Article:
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Address of President Roosevelt at Cincinnati, Ohio (prepared copy)
In the script for an economic policy speech to be delivered at the Cincinnati Music Hall before many captains of industry, President Roosevelt argues that the trusts are a natural result of the prosperity brought by the Industrial Revolution and that we cannot pride ourselves on progress while denouncing the men whose “commanding business ability” made it possible. He uses the example of how one can control the Mississippi River's flooding but not prevent it; therefore, America cannot end corporations but can and must study and regulate them. Roosevelt urges calm, informed evolution on the issue of trusts, not rancorous revolution. Labeling the “demagogic denunciation of wealth” to be unwholesome and even dangerous, he asserts that the public's objection to any corporation should be based on its conduct, not its size or wealth. Roosevelt opposes lifting tariffs for trust-made goods, as that would hurt smaller producers and wage workers more than the trusts. Since most trusts conduct interstate commerce, Roosevelt recommends federal oversight, calling for legislative solutions and perhaps a constitutional amendment. He reminds the crowd that, as part of the executive branch, he is limited in his ability to stop the trusts alone.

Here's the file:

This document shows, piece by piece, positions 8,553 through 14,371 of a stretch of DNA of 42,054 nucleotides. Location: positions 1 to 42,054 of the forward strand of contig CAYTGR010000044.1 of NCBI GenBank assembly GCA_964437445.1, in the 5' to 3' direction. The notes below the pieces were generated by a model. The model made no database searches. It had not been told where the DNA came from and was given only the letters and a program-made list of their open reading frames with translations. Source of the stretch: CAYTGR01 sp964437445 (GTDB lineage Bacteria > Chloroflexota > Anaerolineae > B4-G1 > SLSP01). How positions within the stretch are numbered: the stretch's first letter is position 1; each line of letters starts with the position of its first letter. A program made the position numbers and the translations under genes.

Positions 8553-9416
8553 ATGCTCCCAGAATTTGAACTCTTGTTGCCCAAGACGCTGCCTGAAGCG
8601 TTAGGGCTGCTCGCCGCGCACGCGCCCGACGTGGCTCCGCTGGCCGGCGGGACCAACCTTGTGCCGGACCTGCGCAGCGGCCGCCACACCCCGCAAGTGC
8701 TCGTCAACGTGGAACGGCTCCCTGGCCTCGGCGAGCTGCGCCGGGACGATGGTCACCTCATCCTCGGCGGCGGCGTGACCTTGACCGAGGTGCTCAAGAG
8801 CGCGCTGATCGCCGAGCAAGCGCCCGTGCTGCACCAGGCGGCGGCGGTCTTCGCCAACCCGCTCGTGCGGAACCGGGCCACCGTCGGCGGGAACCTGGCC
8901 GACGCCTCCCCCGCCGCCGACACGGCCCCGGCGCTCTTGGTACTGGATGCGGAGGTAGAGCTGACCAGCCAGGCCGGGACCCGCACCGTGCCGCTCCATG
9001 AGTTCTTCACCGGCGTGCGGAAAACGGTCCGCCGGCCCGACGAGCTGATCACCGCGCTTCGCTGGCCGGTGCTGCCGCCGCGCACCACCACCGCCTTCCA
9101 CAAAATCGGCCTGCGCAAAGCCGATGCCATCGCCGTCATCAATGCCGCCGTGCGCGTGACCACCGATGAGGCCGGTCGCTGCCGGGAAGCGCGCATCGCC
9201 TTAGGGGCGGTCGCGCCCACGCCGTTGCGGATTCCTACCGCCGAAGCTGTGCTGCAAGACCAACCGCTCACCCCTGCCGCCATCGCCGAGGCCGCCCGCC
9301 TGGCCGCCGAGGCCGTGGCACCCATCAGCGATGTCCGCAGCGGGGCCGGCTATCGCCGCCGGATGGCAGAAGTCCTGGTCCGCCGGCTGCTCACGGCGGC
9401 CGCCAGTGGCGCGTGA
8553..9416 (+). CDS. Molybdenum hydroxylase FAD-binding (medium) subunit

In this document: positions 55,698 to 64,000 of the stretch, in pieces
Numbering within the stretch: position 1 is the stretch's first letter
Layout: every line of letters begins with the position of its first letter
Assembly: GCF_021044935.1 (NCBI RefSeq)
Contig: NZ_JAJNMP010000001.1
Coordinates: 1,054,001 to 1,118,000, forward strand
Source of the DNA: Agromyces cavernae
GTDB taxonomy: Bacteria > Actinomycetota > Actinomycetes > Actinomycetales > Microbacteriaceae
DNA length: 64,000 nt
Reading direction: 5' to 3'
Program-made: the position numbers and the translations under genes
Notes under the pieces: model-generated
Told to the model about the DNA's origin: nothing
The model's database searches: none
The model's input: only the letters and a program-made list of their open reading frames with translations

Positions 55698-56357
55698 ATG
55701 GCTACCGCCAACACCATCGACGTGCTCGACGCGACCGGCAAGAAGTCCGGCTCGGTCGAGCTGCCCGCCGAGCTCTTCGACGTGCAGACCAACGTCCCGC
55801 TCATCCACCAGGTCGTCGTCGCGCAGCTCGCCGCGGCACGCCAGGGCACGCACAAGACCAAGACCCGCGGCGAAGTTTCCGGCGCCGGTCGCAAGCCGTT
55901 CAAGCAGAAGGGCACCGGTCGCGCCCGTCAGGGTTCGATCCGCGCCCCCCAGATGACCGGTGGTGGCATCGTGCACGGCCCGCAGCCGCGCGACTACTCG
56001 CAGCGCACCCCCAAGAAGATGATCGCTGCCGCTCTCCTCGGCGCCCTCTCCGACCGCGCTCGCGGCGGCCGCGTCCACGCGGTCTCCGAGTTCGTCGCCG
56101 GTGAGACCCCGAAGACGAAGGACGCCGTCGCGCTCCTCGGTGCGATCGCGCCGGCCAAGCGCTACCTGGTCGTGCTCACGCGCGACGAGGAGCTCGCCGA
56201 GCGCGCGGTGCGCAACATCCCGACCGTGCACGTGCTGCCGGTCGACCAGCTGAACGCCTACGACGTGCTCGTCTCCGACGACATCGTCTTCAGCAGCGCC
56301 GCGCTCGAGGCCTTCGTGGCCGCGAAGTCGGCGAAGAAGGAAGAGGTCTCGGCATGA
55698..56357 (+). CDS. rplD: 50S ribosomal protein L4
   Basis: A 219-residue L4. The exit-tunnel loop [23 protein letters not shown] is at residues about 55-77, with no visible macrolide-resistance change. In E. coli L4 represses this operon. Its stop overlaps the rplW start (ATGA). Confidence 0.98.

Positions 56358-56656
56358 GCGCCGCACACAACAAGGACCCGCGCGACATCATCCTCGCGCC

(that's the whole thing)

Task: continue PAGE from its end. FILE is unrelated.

Address of President Roosevelt at Cincinnati, Ohio (prepared copy).
Theodore Roosevelt Papers.
Library of Congress Manuscript Division.
Theodore Roosevelt Digital Library. Dickinson State University.
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U.S. President - 1st Term (September 1901-February 1905)
Library of Congress Manuscript Division
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